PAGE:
Thursday, December 01, 2016
World chess championship: A rare 2016 defeat for Vladimir Putin
The European referendum and the American Presidential election went his way, but last night Vladimir Putin's man failed to win the world chess championship.
After their 12-game match was tied, Magnus Carlsen retained his title by beating the challenger Sergey Karjakin in a four-game play off at a much faster time limit.
It led to exciting chess - Carlsen finished the play off by sacrificing his queen to force mate - but that is like settling a drawn Ashes series with a Twenty20 game.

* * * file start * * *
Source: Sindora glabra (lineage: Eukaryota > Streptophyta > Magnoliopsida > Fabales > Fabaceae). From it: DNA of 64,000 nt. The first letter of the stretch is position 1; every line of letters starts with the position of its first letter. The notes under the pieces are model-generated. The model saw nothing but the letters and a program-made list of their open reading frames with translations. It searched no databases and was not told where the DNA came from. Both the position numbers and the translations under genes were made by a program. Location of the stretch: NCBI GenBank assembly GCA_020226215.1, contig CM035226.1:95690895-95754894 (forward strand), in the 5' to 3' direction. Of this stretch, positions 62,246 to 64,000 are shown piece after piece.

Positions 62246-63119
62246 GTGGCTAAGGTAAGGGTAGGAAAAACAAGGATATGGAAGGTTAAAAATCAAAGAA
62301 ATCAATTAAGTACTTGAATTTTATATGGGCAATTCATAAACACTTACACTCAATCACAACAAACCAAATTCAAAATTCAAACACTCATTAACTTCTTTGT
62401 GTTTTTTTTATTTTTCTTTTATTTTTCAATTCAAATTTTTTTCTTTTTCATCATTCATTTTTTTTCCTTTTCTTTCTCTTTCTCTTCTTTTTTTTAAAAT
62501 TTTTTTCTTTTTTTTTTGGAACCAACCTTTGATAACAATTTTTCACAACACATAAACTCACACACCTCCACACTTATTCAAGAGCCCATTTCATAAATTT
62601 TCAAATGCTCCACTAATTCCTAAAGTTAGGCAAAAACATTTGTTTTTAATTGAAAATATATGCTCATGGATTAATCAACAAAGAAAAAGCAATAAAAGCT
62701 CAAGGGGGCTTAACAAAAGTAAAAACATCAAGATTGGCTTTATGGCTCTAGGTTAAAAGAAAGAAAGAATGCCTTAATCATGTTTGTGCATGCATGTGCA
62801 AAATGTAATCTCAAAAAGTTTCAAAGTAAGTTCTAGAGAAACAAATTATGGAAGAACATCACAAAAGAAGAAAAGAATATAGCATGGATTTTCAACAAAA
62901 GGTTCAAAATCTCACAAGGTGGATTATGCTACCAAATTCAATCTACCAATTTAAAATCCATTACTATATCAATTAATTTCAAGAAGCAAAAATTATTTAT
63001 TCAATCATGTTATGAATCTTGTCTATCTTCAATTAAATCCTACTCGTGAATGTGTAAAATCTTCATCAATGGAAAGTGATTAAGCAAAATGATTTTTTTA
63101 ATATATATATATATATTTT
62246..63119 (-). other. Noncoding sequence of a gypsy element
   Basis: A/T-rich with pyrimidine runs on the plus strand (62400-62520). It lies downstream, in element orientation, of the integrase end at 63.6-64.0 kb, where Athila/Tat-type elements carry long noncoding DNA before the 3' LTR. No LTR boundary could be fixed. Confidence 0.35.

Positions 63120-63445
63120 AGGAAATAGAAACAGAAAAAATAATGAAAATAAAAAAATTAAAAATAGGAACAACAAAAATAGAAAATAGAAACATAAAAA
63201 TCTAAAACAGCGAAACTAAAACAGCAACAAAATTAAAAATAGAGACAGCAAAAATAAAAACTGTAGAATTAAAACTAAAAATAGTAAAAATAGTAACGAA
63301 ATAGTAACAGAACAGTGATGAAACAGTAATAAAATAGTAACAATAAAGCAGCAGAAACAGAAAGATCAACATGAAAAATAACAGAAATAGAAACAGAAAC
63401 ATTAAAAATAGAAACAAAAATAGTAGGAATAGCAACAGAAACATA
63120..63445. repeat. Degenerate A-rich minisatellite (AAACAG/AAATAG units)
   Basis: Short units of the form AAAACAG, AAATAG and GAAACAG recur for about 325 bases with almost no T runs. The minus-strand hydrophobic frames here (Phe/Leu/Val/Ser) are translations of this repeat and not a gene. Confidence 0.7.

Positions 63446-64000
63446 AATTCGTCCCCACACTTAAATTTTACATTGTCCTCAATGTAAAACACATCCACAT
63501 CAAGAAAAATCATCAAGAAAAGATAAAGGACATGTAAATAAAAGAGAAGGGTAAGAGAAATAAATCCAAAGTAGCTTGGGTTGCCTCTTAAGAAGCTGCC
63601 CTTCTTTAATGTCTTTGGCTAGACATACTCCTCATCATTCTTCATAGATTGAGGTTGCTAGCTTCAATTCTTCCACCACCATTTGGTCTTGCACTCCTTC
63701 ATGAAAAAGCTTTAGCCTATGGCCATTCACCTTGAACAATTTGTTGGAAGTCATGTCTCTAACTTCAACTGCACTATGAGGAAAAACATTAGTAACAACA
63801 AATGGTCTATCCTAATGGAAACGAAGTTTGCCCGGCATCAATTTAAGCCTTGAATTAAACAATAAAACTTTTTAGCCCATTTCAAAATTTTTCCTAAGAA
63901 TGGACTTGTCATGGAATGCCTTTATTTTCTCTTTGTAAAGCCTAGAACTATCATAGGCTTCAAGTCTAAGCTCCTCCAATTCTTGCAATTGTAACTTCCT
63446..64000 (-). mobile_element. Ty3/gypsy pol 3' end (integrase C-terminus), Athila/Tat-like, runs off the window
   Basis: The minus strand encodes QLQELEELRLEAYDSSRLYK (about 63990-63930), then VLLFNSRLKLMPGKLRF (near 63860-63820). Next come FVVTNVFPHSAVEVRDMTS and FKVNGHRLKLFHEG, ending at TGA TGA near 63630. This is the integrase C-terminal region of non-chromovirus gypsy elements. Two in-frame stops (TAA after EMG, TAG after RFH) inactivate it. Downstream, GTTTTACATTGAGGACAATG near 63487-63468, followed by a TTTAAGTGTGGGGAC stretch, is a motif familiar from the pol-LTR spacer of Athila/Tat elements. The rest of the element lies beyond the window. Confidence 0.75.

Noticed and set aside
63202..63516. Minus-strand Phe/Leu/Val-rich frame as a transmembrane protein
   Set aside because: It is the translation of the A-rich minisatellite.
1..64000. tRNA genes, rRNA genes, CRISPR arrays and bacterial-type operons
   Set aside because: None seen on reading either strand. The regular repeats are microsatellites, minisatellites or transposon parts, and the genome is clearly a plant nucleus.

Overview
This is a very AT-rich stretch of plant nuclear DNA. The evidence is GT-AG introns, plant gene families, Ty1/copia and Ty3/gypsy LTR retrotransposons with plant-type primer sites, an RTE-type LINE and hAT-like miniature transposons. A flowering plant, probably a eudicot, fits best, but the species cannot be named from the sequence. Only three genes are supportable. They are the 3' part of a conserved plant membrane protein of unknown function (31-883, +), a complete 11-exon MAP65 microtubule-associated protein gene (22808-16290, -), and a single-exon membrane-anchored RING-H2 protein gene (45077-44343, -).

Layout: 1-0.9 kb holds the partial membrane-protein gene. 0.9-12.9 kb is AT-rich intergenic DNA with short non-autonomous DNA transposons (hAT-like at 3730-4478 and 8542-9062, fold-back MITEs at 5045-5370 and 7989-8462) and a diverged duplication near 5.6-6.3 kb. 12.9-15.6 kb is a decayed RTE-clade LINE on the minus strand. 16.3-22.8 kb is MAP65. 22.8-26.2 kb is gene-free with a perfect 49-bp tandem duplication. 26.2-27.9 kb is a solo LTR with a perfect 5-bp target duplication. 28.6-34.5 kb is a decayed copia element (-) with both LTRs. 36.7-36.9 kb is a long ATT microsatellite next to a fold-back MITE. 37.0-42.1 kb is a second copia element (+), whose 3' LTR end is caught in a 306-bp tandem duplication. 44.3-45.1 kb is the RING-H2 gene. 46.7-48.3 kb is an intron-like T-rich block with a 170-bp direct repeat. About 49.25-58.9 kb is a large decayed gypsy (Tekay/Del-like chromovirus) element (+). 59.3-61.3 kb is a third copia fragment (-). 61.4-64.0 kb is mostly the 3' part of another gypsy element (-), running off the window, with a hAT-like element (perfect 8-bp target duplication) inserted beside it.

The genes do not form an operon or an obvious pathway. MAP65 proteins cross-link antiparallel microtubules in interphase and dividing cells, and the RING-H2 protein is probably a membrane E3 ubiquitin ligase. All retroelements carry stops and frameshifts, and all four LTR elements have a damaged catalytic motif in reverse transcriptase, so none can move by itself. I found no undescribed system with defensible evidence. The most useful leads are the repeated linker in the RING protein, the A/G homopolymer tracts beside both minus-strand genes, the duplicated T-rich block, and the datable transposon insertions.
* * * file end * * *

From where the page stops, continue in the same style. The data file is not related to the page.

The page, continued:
The play in the match proper was not exciting, and this was because it was too short. If you lose one of the early games in a 12-game match, it is hard to come back. The result was that neither player was willing to take risks.
Think of football, where the 'golden goal' (a rule change under which the first game in extra time ended the match) led to defensive play because conceding would knock you out of the tournament.
A 24-game match, which is what Fischer and Spassky played in the most famous world title contest ever, would be more likely to lead to aggressive chess.